Not Being Sedate About It

, , | Healthy | August 10, 2018

(I’m a vet in a country town in Australia. Here, certain prescription drugs for farm animals can be dispensed for use without us seeing the animals, as long as a vet has been onto the property in the previous 12 months. This is rarely an issue, as we go to most farms on a regular basis to do routine work; however, I have trained the receptionists to check a client’s file every time they order drugs, just to confirm when we were last out there. For some background info, a common practice for shearing sheep is to sedate full grown rams, just enough to make them a bit easier to handle, as rams can often weigh as much or more than your average shearer, and can hurt you if they decide to put up a fight. These days, almost all shearers refuse to shear rams without sedation. The sedative used is, of course, a prescription drug, although to my knowledge it is no longer used in people. I haven’t been at this practice very long, so I don’t really know anyone. My boss, on the other hand, has been a vet for a while and knows just about everyone in the community. I’m sure you can see where this is going:)

Receptionist: “[Client] is out the front, wanting [Sedative] for 60 rams. The shearers are coming today, but we haven’t been to the property in over four years. He won’t listen to me at all. Can you please talk to him?”

Me: *heading out to front desk* “Hello, [Client], I believe you’re wanting [Sedative]? [Receptionist] has already told you we can’t give it to you. We haven’t been to your farm for a while now.”

Client: “That’s bulls***. [Boss] gives it to me all the time!”

Me: “Well, I’m not [Boss], so I’m not giving it to you without a farm visit.”

Client: “Come on. Everyone knows I’ve got sheep. What the h*** else would I use [Sedative] for?”

Me: “I don’t know, but people get creative. I don’t know who you are, and I’ve never been to your farm, so I have no idea if you actually have sheep or not.”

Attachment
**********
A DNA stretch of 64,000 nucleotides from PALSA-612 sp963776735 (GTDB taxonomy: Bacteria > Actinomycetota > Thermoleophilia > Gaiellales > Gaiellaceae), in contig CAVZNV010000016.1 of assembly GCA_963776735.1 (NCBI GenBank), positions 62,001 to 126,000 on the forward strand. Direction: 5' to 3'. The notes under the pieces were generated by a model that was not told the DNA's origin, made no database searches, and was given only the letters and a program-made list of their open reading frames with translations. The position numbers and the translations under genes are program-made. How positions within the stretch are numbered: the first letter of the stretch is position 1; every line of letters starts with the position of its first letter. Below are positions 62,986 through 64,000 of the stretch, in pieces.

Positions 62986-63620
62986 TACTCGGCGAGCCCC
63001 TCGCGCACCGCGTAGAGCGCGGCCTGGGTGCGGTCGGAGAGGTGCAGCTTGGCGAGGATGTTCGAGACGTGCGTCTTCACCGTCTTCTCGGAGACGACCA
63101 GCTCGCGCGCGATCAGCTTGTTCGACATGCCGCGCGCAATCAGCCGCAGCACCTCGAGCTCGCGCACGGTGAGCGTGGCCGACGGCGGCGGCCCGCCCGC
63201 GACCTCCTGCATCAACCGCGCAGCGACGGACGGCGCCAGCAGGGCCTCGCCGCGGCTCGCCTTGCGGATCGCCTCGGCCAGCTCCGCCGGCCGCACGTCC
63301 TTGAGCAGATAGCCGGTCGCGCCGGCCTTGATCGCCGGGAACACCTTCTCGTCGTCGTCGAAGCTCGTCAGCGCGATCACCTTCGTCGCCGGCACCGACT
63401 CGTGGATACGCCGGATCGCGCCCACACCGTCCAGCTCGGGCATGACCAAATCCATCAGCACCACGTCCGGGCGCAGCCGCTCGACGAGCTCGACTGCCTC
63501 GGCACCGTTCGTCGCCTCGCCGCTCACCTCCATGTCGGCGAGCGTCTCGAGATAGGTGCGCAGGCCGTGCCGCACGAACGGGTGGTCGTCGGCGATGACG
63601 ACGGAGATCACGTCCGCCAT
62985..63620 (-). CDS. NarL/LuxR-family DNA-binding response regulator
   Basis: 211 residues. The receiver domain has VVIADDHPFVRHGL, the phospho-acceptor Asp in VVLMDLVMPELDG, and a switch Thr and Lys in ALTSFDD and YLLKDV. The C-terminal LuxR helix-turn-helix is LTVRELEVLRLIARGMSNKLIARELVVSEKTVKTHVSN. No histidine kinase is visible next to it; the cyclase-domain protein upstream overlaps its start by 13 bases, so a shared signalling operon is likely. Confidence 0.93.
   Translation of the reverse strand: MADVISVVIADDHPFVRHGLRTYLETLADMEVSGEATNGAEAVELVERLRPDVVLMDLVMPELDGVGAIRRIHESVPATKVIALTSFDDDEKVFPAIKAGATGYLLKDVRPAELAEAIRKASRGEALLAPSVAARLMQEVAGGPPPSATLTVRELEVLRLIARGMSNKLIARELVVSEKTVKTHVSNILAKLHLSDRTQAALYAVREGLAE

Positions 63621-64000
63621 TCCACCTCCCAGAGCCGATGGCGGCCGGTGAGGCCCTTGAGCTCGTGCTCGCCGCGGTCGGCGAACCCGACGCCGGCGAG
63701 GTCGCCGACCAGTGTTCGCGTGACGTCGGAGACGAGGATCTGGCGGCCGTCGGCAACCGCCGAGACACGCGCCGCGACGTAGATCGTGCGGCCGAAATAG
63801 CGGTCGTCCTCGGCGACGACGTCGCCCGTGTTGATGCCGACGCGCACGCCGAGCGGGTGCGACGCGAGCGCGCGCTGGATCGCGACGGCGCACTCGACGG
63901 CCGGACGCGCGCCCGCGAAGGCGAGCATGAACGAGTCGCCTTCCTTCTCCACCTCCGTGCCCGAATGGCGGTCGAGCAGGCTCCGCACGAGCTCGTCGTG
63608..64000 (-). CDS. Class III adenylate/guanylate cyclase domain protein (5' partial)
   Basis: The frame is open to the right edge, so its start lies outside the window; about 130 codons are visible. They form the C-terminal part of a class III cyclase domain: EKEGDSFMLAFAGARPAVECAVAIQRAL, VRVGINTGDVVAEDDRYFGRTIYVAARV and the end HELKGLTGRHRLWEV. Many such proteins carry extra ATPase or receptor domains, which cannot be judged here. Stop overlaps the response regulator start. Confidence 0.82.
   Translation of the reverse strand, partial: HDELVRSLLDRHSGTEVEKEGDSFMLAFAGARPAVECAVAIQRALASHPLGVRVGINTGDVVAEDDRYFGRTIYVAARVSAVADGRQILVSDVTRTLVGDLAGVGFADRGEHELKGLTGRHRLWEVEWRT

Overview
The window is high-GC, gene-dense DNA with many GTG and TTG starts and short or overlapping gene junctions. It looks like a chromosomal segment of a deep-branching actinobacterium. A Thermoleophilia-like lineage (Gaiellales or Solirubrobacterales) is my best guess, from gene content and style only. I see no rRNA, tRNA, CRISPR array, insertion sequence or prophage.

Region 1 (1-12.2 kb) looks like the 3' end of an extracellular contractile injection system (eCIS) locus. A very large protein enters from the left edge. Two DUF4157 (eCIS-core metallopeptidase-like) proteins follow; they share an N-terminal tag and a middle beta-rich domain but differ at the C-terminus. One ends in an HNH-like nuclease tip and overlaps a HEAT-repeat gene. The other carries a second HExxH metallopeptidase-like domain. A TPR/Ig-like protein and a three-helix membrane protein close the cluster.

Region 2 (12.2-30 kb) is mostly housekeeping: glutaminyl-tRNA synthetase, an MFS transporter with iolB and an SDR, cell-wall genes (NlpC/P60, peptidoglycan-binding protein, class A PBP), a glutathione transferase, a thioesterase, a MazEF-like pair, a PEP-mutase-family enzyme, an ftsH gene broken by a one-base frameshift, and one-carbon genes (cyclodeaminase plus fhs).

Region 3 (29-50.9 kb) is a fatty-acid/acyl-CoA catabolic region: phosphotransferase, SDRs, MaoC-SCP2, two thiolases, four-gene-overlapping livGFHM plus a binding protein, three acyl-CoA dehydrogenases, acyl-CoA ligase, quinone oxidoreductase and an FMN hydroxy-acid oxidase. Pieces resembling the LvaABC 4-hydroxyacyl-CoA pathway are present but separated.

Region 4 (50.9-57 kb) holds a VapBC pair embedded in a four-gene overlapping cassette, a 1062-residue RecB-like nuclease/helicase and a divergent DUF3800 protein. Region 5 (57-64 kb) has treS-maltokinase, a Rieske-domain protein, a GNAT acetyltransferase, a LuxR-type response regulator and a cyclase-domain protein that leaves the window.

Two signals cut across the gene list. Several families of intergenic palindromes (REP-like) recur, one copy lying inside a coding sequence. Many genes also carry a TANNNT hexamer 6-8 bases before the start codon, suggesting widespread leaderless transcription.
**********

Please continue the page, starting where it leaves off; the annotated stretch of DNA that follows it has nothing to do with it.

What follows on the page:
Client: “So, you’re going to charge me to come out to my property so that you can see I’m not lying to you. That’s bulls***.”

Me: “That’s exactly right, [Client]. It’s the law. If I get caught dispensing drugs inappropriately, I can get into serious trouble and possibly lose my licence, permanently. I am not prepared to risk years of hard work and a job I love just so you can save $150. Just because [Boss] does it, that does not mean I have to do it. So, either I come out to your farm, or you wait until [Boss] is back in the clinic, and you can take it up with him.”

Client: “Oh…” *suddenly goes very quiet* “I didn’t know you guys could get in trouble.”

Me: “That’s okay. I suspect [Boss] doesn’t, either, which is probably why he just gives it out. Now, I can be at your farm in about an hour; will that be okay?”

Client: “Yes, thank you.”

(Everything went smoothly after that, and [Client] even gave me a box of chocolates to apologise for being difficult. My boss very quickly changed how he worked once I showed him the legislation, and backed me up if other clients ever came in to argue. The original client was also good enough to spread the word around town, and within six months we stopped having issues.)

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